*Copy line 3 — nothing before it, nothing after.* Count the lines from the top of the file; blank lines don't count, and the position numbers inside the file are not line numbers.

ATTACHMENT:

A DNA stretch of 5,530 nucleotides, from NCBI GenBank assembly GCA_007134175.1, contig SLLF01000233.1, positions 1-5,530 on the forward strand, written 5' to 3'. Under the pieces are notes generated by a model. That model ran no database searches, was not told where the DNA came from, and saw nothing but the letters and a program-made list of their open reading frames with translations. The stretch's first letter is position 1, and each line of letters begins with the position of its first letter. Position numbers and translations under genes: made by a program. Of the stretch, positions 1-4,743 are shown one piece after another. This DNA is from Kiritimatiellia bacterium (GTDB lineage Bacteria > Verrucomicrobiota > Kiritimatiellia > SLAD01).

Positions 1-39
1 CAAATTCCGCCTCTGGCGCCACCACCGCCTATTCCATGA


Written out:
1 CAAATTCCGCCTCTGGCGCCACCACCGCCTATTCCATGA